Wednesday, 5 December 2012

Safe haven?

When you have a general clear-up and sort-out in the winter months, as we are doing, you are almost certain to come across a hibernating butterfly somewhere in the house. Sometimes it will be a Small Tortoiseshell but more commonly a Peacock. It will be very hard indeed to wake, so you can study it at leisure, although the wings are normally tightly-folded and the beautiful colours hidden.

The habit accounts for the sudden appearance of butterflies during warm winter spells which in turn has led to stories and legends of their significance. The opening run of a play, with the ideal hibernating place of the theatre curtains suddenly disturbed, is a well-known example, supposedly boding well for the show.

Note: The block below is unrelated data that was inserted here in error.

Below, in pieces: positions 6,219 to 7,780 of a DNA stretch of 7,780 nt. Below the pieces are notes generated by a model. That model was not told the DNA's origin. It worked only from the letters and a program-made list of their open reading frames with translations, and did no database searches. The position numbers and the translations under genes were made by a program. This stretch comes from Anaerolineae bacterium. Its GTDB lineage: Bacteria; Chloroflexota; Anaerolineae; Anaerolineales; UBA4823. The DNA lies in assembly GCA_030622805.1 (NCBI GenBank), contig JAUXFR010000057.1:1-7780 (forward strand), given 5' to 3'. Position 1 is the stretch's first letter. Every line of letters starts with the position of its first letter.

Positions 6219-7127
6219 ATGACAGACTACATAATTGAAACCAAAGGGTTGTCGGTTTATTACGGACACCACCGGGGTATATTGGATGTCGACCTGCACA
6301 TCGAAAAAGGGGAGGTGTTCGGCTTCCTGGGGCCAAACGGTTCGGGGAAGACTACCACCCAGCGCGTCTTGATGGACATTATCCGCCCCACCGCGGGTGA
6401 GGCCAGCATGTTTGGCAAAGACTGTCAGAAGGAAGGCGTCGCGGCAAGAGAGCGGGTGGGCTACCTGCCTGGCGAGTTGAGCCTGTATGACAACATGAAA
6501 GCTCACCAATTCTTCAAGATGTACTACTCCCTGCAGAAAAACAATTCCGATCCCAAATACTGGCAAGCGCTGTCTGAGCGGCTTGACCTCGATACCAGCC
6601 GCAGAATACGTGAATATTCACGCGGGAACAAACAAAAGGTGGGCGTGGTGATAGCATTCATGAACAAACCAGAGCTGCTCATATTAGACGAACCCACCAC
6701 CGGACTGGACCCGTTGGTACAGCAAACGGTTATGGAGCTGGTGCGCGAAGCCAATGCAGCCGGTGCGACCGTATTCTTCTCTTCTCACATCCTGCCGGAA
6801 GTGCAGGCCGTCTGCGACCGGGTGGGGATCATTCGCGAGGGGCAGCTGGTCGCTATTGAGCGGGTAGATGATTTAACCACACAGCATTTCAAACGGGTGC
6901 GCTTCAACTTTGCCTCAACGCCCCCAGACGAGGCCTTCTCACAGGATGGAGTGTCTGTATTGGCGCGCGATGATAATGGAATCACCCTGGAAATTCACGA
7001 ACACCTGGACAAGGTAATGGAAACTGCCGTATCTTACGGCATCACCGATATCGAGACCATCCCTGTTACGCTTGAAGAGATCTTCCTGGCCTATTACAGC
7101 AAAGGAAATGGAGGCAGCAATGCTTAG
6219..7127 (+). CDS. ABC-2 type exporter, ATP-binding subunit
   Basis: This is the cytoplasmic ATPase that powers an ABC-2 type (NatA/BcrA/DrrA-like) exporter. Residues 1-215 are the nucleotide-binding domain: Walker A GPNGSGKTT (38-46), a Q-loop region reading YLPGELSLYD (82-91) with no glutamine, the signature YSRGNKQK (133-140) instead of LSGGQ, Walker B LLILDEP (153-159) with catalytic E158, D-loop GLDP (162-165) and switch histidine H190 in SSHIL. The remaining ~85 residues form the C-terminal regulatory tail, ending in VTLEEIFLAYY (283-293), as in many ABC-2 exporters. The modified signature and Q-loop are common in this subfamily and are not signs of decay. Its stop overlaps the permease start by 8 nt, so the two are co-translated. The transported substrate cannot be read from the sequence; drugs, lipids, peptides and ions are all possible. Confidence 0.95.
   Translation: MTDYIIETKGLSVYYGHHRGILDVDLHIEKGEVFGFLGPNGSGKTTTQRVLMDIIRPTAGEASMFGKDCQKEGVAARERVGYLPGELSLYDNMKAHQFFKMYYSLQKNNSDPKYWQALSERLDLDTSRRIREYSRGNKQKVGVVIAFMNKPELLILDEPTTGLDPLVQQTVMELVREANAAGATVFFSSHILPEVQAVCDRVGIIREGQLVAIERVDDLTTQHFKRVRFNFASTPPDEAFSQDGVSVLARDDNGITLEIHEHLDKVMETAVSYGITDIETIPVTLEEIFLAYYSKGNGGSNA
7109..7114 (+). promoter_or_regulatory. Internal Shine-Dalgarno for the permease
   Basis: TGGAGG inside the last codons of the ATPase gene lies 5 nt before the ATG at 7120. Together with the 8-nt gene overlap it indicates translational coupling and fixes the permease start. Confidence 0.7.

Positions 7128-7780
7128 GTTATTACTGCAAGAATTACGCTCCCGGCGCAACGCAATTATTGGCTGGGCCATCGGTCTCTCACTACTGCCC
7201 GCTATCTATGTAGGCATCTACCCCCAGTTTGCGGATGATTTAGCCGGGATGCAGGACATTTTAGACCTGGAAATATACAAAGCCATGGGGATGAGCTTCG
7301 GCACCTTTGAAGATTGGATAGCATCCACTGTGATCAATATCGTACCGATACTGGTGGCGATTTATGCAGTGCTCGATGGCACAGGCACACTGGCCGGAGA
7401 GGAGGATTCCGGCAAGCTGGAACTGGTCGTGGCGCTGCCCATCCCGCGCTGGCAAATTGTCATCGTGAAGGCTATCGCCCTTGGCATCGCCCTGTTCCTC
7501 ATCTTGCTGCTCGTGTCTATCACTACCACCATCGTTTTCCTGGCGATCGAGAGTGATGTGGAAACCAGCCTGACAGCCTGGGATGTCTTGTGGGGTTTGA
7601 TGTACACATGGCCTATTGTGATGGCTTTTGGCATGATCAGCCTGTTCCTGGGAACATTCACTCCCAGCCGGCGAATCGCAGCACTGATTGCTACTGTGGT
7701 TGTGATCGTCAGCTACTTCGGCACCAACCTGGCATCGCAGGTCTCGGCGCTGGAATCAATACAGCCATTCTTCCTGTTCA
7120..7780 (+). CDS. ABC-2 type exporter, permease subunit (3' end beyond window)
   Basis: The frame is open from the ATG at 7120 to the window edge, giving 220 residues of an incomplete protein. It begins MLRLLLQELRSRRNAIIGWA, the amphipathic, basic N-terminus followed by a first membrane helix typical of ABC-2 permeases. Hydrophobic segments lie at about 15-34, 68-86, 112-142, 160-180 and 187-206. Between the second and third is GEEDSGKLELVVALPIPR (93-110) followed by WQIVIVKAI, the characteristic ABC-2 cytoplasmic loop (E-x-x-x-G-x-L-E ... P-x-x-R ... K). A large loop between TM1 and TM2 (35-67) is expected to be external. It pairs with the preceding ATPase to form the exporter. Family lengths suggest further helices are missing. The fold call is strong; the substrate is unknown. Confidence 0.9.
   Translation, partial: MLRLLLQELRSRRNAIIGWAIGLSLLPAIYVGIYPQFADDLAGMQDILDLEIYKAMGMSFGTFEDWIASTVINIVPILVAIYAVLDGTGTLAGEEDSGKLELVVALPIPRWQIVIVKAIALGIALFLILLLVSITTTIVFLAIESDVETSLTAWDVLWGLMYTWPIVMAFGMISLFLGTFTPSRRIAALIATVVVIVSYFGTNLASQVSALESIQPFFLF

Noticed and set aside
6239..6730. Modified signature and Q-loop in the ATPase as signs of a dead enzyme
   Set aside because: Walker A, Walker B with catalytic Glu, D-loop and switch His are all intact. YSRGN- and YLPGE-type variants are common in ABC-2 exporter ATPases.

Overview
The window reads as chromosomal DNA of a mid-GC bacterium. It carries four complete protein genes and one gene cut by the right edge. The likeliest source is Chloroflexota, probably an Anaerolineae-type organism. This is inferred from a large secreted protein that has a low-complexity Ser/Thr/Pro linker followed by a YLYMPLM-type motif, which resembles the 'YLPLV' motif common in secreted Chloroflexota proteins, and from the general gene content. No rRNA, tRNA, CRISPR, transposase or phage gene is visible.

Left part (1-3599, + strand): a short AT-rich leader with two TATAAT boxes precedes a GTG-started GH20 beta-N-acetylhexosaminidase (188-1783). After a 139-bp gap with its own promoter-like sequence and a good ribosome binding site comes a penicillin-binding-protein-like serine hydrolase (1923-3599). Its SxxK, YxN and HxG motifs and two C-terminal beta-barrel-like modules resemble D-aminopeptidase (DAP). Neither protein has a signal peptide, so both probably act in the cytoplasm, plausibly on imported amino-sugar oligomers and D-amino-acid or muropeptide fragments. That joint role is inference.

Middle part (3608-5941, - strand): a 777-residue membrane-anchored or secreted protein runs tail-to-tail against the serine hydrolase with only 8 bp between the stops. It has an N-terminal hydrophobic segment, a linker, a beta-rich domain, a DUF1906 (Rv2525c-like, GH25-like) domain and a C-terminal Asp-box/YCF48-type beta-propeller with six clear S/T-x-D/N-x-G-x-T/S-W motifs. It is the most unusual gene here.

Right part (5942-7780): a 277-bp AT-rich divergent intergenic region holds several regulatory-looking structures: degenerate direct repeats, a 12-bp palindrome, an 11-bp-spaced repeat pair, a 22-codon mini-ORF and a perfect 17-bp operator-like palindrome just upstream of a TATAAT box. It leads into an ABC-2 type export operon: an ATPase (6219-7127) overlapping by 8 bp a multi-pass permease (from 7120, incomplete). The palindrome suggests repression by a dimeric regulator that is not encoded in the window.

I don't want to try to be too scientific, for fear of spoiling such notions; but finding this Peacock in the picture, tucked deep inside a storage shelf, has set me wondering about predation, especially by mice - whose droppings were nearby as you can see - or spiders, which had built webs over the very front of the shelf. Sure enough, if you type 'hibernating butterflies' and 'predators' into Google, all manner of fascinating papers on this subject are to be found.

I have only just started reading them; and have yet to type 'spiders' in as well. But already I have learned that flicking the wings with a hissing sound, which Peacocks can do, may have evolved as a winter defence.  Happy research, if the subject interests you. What curiosity one slumbering insect can inspire...

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